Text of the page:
Gastritis is common endoscopic finding, however, reports on the value of endoscopy alone for the diagnosis of gastritis is still controversial. 5 ,6 It is a very common lesion even in normal population but is real prevalence is difficult to be estimated precisely because so many are asymptomatic and may not come under medical attention.6 On the other hand, it is definitely diagnosed only through histopathological examination of gastric biopsy which is an invasive and not an easy technique.8 , 9
In this study gastritis was diagnosed histopathologically in 96.6% of the sampled patients. Acute gastritis was diagnosed in 5.3%, while CG was diagnosed in 91.3% of the cases. These results are comparable with those in study done by Asa'ad SK 9 where gastritis was diagnosed in 96% of cases; 4% were AG and 92% were CG. But not with Al-Hadithi RH and Al-Hadithi TM,6 who diagnosed CG histopathologically in 70% of the cases and Susana MK et al 10 where acute gastritis diagnosed in 73.38% while, 26.62% diagnosed as CG.
In the present study, 9% of histopathologically diagnosed gastritis had normal endoscopical finding. The concordance between the endoscopical and the histopthological diagnoses was 88% which is comparable to the results obtained by AL Hamadani AA et al 11, Hamodi S and Rasheed NW, 12 and by Awaad K. A. et al 13,where their results was (86%), (91.7%) and (90.2%) respectively. However, this figure is higher than the 76.4% reported by Hassan TMM.5 and 40% reported by Poudel A. et al 3.The reasons for this lack of correlation between the endoscopical and the histopathological diagnosis of gastritis, which were observed in different comparative studies of gastritis are unclear. The variations in the endoscopic interpretation of gastric biopsy may be partly responsible. In addition, the patchy distribution of the inflammatory conditions of the gastric mucosa may add further difficulties in their recognition. This would necessitate proper site biopsies, and multiple sections for their histopathological interpretation 14.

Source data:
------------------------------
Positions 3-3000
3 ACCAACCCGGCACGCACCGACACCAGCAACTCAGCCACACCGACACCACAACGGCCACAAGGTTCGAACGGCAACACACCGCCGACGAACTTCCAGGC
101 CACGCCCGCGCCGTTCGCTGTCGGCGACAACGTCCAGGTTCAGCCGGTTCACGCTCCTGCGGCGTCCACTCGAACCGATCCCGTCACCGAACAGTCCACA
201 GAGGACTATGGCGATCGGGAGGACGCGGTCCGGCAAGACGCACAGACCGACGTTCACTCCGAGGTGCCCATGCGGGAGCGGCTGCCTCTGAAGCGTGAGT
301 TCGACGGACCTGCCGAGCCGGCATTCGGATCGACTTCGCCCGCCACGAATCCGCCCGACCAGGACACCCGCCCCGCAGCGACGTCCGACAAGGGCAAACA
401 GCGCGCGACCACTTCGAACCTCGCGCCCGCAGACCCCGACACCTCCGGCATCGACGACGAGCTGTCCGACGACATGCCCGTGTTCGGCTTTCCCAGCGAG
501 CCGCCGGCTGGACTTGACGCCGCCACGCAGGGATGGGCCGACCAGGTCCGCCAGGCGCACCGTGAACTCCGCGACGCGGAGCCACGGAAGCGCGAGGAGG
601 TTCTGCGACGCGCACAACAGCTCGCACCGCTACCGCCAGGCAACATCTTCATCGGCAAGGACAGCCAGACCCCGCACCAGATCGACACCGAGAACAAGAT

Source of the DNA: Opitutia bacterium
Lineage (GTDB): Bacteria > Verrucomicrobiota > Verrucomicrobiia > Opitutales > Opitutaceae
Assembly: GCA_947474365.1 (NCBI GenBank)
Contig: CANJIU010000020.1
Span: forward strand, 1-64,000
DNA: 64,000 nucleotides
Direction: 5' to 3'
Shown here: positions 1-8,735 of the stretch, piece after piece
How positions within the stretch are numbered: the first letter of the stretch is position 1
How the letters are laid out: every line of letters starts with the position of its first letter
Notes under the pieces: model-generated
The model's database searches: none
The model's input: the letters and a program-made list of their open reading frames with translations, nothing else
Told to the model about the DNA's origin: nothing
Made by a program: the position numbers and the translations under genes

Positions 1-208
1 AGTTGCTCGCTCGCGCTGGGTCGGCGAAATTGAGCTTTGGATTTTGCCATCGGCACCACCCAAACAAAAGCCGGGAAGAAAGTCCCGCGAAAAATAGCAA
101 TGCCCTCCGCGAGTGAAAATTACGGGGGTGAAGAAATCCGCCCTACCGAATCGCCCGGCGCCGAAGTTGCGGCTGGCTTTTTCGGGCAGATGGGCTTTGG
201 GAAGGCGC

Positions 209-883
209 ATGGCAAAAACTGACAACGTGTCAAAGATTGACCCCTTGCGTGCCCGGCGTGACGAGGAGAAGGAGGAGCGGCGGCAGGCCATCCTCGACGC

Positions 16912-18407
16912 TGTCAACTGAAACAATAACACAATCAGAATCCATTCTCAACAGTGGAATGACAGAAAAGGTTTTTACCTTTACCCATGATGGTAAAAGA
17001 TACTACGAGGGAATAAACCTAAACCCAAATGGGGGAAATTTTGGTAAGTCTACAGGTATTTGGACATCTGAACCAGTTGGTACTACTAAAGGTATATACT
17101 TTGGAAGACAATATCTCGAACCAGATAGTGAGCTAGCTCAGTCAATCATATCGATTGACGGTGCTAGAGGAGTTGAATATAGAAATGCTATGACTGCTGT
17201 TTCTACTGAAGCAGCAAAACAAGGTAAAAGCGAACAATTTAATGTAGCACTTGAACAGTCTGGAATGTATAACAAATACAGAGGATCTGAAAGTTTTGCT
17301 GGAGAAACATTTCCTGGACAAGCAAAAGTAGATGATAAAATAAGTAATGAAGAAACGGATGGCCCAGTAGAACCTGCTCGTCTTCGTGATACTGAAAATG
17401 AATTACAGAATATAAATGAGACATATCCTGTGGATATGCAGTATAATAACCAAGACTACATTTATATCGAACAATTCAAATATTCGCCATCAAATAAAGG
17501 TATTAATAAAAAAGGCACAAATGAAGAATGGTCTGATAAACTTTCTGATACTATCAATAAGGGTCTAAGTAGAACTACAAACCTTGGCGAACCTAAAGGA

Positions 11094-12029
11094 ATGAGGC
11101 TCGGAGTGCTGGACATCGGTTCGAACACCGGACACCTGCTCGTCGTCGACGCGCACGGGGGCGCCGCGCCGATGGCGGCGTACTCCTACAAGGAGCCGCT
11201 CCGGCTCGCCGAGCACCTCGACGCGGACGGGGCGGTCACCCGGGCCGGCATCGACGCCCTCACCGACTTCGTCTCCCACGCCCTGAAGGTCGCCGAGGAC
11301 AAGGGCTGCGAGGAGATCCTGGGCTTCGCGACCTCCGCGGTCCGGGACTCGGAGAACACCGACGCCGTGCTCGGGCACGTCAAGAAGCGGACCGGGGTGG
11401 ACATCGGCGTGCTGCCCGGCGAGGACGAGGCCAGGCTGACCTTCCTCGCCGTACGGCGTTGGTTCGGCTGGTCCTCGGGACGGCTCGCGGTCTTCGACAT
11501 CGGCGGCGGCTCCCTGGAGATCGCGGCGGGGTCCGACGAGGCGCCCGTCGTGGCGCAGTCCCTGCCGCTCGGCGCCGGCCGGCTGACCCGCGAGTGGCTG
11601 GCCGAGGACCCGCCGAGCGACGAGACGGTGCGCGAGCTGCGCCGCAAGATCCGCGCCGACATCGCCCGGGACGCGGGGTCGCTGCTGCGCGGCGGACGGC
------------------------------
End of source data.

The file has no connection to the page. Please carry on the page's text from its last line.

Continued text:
According to the anatomical distribution of the histopathological findings, antral gastritis was diagnosed in 9.3% of the cases body gastritis in 3.3%, and both antral and body gastritis in 84% of the cases. These results, are relatively similar to the results obtained from the study of Asa'ad SK, 9 where antral gastritis had been found in 10%, body gastritis in 4%, and both antral and body gastritis in 82% of the cases. On the other hand, these results are quite different from those of Awwad K.A. et al 13,where gastritis was mainly present in the antral mucosa in 63%, followed by antral predominant pan gastritis in 13% and corpus predominant gastritis in 7%.
Different types of gastritis were diagnosed histopthologically. CSG is the commonest type, where it was diagnosed in 61.3% of patient, CAG was encountered in 30% of patients. While AG was found in 5.3% of the cases. These findings are relatively similar to those of other studies done in Iraq including Hamodi S and Rasheed NW 12 and Poudel A. et al3 where CSG in 58% and AG in9.3%.
In this study, it has been found that the relative frequency of CSG declines with advanced age. Similar results were also obtained by Asa'ad SK 9. This may be due to the fact that if CSG did not regress to normal by treatment, it may progress to CAG over a period of decades15.